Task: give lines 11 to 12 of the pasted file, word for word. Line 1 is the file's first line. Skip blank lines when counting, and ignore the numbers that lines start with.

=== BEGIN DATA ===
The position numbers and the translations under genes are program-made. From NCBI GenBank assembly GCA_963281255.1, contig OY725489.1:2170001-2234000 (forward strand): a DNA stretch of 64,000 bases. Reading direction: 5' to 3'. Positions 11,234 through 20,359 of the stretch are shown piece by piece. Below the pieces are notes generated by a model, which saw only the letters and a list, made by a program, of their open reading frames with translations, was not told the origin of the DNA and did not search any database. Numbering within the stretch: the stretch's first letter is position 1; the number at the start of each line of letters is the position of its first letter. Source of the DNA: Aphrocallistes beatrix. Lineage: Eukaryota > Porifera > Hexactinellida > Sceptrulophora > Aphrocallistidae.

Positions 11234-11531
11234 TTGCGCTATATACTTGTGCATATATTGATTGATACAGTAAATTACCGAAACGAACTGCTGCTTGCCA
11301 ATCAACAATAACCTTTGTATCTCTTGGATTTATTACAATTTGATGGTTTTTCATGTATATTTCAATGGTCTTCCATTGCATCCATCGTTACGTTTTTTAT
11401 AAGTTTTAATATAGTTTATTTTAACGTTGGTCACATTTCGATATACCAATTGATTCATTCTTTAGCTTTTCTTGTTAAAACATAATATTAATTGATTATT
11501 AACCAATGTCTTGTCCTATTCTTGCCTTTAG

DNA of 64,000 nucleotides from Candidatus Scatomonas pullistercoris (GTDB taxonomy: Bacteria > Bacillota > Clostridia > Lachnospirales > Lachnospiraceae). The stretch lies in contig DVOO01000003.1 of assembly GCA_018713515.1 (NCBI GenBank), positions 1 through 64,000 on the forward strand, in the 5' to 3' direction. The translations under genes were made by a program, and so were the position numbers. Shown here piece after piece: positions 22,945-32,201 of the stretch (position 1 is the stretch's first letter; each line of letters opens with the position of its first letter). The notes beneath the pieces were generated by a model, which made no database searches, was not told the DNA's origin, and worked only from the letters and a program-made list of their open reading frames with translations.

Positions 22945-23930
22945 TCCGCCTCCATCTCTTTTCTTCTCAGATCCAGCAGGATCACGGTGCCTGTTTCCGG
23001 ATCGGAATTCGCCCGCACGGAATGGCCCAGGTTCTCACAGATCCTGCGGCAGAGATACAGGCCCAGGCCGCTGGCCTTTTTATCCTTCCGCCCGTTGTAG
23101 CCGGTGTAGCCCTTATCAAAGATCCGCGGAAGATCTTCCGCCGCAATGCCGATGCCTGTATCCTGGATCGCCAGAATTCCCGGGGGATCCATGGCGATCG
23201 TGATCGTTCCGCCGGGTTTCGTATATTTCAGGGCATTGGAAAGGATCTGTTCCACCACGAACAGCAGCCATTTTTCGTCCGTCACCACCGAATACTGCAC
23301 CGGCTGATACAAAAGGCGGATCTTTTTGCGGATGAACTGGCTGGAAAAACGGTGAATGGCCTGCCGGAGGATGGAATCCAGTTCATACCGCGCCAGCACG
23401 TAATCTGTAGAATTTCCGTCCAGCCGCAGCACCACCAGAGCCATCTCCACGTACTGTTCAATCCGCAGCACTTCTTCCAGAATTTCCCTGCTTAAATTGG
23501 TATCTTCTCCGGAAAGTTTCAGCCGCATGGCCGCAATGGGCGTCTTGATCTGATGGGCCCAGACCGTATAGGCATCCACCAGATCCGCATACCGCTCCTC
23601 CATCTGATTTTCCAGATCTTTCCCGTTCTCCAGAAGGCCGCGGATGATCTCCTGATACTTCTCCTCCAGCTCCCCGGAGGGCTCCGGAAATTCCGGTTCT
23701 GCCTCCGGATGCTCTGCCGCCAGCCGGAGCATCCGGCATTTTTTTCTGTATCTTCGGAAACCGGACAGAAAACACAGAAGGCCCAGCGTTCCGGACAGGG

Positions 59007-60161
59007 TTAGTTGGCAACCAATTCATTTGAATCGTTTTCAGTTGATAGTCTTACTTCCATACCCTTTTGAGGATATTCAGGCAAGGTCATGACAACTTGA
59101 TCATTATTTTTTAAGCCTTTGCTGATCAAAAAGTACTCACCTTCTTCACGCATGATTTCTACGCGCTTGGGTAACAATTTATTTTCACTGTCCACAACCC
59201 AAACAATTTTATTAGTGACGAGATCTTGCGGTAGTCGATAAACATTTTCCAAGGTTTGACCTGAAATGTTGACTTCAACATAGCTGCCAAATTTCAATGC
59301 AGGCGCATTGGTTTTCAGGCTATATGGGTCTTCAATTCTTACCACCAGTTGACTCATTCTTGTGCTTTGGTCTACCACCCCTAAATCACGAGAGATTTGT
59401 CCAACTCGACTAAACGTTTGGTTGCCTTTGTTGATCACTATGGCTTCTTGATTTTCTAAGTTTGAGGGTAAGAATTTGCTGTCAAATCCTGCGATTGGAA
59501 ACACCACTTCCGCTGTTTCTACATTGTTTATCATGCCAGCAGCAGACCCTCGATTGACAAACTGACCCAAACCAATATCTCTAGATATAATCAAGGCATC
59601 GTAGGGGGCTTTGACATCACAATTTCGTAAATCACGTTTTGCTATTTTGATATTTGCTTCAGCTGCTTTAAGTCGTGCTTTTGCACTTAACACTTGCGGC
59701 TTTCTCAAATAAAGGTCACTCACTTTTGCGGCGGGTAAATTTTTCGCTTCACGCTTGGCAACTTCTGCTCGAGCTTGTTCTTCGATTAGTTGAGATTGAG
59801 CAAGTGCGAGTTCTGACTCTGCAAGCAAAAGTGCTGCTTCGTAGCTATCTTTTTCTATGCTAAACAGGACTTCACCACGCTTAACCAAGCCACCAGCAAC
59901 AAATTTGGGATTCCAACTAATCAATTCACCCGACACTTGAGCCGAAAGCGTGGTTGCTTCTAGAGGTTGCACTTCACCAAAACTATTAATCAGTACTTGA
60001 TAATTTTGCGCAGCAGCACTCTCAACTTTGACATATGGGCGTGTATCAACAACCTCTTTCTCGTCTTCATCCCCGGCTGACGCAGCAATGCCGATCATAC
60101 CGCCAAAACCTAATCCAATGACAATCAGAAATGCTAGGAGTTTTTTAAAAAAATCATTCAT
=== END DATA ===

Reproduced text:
23101 CCGGTGTAGCCCTTATCAAAGATCCGCGGAAGATCTTCCGCCGCAATGCCGATGCCTGTATCCTGGATCGCCAGAATTCCCGGGGGATCCATGGCGATCG
23201 TGATCGTTCCGCCGGGTTTCGTATATTTCAGGGCATTGGAAAGGATCTGTTCCACCACGAACAGCAGCCATTTTTCGTCCGTCACCACCGAATACTGCAC